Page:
No, if a starship ever spins, it's because it's expected to never, ever need to turn for any reason. So it's a good thing interstellar war is flatly impossible, isn't it? What with every space civilization deploying giant space mirrors to fry any incoming enemy vessels, and light up cities at night and during winter.

Starships can never wage war on each other or on any planets like they do in science fiction. Starships can't move like they do in science fiction. And starships can't even look like they do in science fiction. You see, science fiction is pretty much totally fucking useless. It's a wonder that people consider it to expand the mind.

I think the only worthwhile science fiction on television was probably Star Trek and Alien Nation. And that's because both explored the boundaries of humanity rather than get mired in the muck and the past.


dmbarbour said...

If the materials stress is tolerable, it is possible to pair flywheels so the moment of inertia is not externally observable: spin two wheels in opposite directions. Usefully, this can also allow a system to efficiently control its own orientation by shifting energy from one wheel to the other. The result is one wheel will have more energy than the other (and some extra materials stress), but the thrust requirement to restore the balance of energy while maintaining orientation could then be amortized.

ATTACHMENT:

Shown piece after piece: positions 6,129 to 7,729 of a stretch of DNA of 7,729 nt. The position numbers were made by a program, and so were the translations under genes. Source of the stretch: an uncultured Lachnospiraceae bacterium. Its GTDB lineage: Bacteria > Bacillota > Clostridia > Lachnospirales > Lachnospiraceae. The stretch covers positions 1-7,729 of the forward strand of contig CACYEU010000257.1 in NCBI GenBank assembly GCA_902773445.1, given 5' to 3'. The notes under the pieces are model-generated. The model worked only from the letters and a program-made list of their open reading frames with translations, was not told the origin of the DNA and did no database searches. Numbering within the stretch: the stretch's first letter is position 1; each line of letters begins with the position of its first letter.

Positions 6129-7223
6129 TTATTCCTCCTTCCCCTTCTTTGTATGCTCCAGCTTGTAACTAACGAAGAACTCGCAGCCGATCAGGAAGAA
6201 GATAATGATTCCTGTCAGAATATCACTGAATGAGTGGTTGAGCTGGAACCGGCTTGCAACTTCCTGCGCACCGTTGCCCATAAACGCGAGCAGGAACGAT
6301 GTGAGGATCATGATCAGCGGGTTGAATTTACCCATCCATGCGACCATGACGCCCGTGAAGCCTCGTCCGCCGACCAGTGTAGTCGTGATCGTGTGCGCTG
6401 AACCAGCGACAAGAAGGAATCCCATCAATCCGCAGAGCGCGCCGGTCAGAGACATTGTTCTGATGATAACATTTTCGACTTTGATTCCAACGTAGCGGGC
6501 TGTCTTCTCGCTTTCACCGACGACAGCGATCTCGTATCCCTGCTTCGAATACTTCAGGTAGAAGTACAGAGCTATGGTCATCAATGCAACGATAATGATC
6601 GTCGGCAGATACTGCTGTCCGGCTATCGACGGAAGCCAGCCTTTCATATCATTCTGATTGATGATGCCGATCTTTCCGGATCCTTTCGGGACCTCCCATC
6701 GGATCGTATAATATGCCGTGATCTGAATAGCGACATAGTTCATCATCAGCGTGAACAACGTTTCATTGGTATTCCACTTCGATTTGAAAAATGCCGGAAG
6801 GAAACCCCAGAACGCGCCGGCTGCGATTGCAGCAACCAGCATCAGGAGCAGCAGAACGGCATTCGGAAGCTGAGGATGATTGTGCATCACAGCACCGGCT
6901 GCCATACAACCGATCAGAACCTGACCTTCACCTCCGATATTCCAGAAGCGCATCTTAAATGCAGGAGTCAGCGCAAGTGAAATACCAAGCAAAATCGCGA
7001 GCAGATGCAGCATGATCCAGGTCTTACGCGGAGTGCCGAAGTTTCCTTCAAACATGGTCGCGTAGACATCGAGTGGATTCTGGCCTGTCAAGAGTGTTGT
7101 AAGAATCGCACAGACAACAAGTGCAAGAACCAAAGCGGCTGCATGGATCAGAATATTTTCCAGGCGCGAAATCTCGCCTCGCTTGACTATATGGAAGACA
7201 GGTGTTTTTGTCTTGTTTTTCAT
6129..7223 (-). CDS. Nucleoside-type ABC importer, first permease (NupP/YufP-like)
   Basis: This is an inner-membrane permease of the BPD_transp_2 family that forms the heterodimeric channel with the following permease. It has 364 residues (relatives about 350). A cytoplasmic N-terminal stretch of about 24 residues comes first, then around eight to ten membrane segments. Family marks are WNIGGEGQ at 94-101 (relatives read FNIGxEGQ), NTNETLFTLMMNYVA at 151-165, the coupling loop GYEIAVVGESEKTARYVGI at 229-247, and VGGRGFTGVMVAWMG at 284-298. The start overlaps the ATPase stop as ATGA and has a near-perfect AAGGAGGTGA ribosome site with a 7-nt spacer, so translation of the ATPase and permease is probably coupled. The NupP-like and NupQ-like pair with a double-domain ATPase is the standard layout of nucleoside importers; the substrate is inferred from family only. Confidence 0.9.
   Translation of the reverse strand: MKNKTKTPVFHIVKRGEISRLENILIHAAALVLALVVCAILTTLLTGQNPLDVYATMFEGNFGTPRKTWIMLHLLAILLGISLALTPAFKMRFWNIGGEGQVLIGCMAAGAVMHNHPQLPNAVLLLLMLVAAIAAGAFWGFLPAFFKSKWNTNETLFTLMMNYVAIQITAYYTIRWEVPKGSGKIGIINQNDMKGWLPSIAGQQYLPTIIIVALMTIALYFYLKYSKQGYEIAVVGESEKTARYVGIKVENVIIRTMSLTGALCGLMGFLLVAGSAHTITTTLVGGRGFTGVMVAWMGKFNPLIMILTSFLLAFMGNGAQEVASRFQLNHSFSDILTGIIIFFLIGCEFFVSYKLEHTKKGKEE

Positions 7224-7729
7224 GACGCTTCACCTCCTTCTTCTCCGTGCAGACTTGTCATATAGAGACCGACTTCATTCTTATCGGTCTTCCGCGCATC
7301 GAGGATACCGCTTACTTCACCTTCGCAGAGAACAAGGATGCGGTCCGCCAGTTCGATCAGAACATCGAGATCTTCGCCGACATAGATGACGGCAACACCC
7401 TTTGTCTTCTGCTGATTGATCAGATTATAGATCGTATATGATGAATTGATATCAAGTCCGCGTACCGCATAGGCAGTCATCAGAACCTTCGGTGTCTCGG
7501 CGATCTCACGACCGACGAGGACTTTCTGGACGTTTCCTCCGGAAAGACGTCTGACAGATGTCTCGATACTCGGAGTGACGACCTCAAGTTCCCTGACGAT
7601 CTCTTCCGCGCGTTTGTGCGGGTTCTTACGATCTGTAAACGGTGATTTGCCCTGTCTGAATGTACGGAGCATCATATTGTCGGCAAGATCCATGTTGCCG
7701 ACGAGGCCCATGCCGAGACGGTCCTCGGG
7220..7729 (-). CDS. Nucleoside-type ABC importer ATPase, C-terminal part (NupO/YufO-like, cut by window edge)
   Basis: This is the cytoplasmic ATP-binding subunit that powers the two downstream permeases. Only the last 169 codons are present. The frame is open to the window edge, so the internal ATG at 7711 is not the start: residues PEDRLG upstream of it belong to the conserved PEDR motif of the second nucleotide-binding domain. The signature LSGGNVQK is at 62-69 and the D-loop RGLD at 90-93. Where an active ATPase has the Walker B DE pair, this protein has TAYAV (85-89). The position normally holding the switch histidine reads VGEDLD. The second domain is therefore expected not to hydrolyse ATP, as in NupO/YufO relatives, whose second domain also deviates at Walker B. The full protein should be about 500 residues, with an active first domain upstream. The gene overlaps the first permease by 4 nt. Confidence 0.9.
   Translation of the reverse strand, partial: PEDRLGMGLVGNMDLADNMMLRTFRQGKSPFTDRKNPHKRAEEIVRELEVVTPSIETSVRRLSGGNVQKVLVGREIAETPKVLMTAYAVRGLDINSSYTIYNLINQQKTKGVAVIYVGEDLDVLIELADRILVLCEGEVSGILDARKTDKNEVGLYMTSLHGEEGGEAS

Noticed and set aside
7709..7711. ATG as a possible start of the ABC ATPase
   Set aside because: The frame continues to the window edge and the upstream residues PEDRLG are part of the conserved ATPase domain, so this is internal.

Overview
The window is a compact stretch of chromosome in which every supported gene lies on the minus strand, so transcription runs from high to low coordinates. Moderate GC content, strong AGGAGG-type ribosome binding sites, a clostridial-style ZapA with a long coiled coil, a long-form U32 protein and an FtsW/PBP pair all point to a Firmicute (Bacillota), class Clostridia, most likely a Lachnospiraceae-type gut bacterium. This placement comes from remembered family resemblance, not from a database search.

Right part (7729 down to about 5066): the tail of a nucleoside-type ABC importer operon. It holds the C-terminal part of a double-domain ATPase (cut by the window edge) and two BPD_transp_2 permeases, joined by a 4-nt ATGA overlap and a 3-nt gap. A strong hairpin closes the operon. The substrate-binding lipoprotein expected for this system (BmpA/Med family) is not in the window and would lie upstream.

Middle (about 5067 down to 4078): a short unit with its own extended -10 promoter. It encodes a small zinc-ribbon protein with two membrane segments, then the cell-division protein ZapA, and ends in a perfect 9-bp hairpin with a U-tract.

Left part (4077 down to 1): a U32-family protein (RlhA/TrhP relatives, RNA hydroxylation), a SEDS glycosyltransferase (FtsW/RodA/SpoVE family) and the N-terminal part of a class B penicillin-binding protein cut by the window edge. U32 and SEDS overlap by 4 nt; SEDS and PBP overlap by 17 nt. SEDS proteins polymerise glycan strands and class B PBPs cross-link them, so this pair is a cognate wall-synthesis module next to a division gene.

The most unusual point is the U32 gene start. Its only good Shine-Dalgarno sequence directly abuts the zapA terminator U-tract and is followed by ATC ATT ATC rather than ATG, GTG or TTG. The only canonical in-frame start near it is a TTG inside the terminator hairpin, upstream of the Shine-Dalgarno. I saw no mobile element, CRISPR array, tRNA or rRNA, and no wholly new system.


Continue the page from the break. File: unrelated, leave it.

Of course, flywheels aren't used in cars as a source of energy for many more reasons than moment of inertia.

dmbarbour said...

The best explanation of gyroscopic effect I've seen is gyroscopes demystified by Darel Rex Finley. This obviously suggests one could adjust angular moment efficiently with timed thrusts, based on the period of rotation. If the 'red circle' is only one quarter of an arc, we'll quickly achieve a change in orientation. (Potentially, one could also thrust on the opposite arc, in the opposite direction, to change orientation without affecting relative position.)

Richard Kulisz said...

Thanks for the link.